Freshman public relations major Mayte Espinal roomed with one of her friends from high school last semester in White Hall. This semester, not only has she been assigned a new roommate, but a new suitemate as well. Both of Espinal’s roommates transferred to new schools.
“A new person, and half way through the year – it took so long to get to know my suitemates and we got real close,” she said. “I’m not excited to go through that again.”
Although Espinal admitted that knowing her former roommate may have spoiled her, she still credits learning how to interact with her new roommate from her previous roommate experience. Espinal said her old roommate taught her how to be considerate of others.
Senior criminal justice major Keisha Adams used to be a resident assistant in Hardwick Hall for two years. She said that although her residents tended to get along even when a new roommate was added to the floor, the room change process is not easy.
“You couldn’t just get a new room,” she said. “You had to apply for a room change and prove why the room change was needed.”
Tommy Floyd, a freshman political science major, has already switched rooms once since the beginning of the fall semester in 1940 residence hall. However, his room switch wasn’t what he imagined it would be, and he is not looking forward to returning to his living situation this semester.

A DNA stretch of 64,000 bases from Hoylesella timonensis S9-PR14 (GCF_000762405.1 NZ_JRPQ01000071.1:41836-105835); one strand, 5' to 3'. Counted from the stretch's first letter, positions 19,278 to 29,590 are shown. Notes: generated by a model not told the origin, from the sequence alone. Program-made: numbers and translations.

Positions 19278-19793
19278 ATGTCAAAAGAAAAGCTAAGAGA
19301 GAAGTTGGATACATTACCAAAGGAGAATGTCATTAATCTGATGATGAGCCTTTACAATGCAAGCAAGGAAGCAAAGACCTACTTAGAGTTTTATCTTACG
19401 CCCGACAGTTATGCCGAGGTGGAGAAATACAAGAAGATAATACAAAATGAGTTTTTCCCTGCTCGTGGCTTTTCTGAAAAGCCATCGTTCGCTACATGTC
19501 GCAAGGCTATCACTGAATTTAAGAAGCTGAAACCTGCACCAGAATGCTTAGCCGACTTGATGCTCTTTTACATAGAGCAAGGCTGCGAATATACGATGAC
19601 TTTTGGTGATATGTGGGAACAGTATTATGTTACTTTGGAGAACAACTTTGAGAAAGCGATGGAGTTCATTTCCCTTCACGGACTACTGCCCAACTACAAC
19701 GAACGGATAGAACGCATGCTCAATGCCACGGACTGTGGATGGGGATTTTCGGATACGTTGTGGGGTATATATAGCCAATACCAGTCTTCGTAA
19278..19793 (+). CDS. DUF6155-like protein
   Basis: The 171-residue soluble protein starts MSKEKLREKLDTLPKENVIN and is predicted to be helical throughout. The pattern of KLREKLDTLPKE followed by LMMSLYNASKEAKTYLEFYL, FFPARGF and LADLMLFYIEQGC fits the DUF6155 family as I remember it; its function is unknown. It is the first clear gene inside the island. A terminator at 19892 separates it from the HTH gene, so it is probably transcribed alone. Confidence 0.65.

“I was trying to switch into a new room for this semester, but my RA said to try to work it out this time,” Floyd said.
Even though some students were not anticipating a new living situation and are not looking forward to what lies ahead, others view having a new roommate with a more positive outlook.
“I’m kind of looking forward to seeing who I will be sharing my room with next, but at the same time, I kind of lucked out the first time and I wonder if I will be so lucky this time,” said freshman anthropology major Corinne Durrette, whose roommate moved out after the fall semester.
Freshman international business major Marissa Reynolds recently transferred to Temple and decided to live on campus to get the full freshman experience, and views the room change process from a different angle.
“I’m staying in 1300 [residence hall]. My roommate sent me a message on Facebook, and she seems pretty nice,” she said. “I was surprised, my roommate in my old school and I didn’t really talk much. I didn’t know what to expect coming here, but I know that my roommate is going to be a big part of my life, so at least I feel lucky so far.”
Keisha Frazier can be reached at firstname.lastname@example.org.